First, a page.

Winesburg, Ohio: a Group of Tales of Ohio Small Town Life

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B.W. Huebsch, 1919 - City and town life - 303 pages
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User Review  - shulera1 - LibraryThing

Anderson shows a deep understanding of people and what drives them. Each character is unique and filled out so completely that I feel as though I understand every one on a level much deeper than the ... Read full review

LibraryThing Review

User Review  - bookczuk - LibraryThing

It's hard to find those kind of books where the action slowly meanders through the streets and fields, and doesn't come blasting out of weapons, or splash through in a rapid pace, firing wit at a ... Read full review

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Page 4 - That in the beginning when the world was young there were a great many thoughts but no such thing as a truth. Man made the truths himself and each truth was a composite of a great many vague thoughts. All about in the world were the truths and they were all beautiful.
Page 20 - s hands. One nibbles at them and they are delicious. Into a little round place at the side of the apple has been gathered all of its sweetness. One runs from tree to tree over the frosted ground picking the gnarled, twisted apples and filling his pockets with them. Only the few know the sweetness...
Page 26 - Even though I die, I will in some way keep defeat from you," she cried, and so deep was her determination that her whole body shook. Her eyes glowed and she clenched her fists. "If I am dead and see him becoming a meaningless drab figure like myself, I will come back,
Page 299 - I have come to this lonely place and here is this other," was the substance of the thing felt. In Winesburg the crowded day had run itself out into the long night of the late fall. Farm horses jogged away along lonely country roads pulling their portion of weary people. Clerks began to bring samples of goods in off the sidewalks and lock the doors of stores. In the Opera House a crowd had gathered to see a show and further down Main Street the fiddlers, their instruments tuned, sweated and worked...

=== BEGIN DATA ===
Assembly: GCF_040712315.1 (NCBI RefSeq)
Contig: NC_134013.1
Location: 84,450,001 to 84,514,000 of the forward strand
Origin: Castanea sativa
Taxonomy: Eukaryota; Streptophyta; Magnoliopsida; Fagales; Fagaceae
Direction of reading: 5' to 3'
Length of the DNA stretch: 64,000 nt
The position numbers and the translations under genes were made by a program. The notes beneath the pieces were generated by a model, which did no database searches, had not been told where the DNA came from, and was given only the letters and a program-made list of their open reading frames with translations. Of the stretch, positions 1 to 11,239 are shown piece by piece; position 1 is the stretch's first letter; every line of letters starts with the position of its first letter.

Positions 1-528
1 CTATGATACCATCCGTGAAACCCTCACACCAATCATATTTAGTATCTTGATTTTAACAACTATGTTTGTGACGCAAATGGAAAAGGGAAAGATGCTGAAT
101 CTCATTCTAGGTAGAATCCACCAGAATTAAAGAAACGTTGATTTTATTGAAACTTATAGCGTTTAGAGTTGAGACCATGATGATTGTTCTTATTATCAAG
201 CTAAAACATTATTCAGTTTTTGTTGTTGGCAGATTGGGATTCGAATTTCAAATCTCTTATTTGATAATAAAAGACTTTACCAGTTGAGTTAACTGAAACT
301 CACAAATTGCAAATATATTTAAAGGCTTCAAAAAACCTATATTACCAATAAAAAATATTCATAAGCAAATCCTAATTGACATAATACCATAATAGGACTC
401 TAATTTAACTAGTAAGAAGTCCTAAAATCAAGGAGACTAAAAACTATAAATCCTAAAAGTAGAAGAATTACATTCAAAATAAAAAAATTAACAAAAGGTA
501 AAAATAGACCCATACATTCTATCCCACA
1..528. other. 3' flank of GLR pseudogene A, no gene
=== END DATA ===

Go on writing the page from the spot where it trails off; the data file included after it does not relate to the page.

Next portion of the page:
Page 32 - ... been rather quiet and natural, as though an understanding existed between them, maddened her. Although for years she had hated her husband, her hatred had always before been a quite impersonal thing. He had been merely a part of something else that she hated. Now, and by the few words at the door, he had become the thing personified. In the darkness of her own room she clenched her fists and glared about. Going to a cloth bag that hung on a nail by the wall she took out a long pair of sewing...
Page 13 - He was one of those rare, little-understood men who rule by a power so gentle that it passes as a lovable weakness. In their feeling for the boys under their charge such men are not unlike the finer sort of women in their love of men. And yet that is but crudely stated. It needs the poet there. With the boys of his school, Adolph Myers had walked in the evening or had sat talking until dusk upon the schoolhouse steps lost in a kind of dream. Here and there went his hands, caressing the shoulders...
Page 188 - In the bell tower of the Presbyterian Church the Reverend Curtis Hartman was sitting in the darkness preparing himself for a revelation from God, and Kate Swift, the school teacher, was leaving her house for a walk in the storm. It was past ten o'clock when Kate Swift set out and the walk was unpremeditated. It was as though the man and the boy, by thinking of her, had driven her forth into the wintry streets. Aunt Elizabeth Swift had gone to the county seat concerning some business in connection...
Page 253 - I've already made up my mind." He laughed again and jumped back across the ditch. "Nell ain't no fool," he said. "She didn't ask me to marry her. I want to marry her. I want to settle down and have kids." Ray Pearson also laughed. He felt like laughing at himself and all the world. As the form of Hal Winters disappeared in the dusk that lay over the road that led to Winesburg, he turned and walked slowly back across the fields to where he had left his torn overcoat. As he went some memory of pleasant...
Page 12 - You must try to forget all you have learned," said the old man. "You must begin to dream. From this time on you must shut your ears to the roaring of the voices." Pausing in his speech, Wing Biddlebaum looked long and earnestly at George Willard. His eyes glowed. Again he raised the hands to caress the boy and then a look of horror swept over his face. With a convulsive movement of his body, Wing Biddlebaum sprang to his feet and thrust his hands deep into his trousers pockets. Tears came to his...
Page viii - TO THE MEMORY OF MY MOTHER EMMA SMITH ANDERSON Whose keen observations on the life about her first awoke in me the hunger to see beneath the surface of lives, this book is dedicated.

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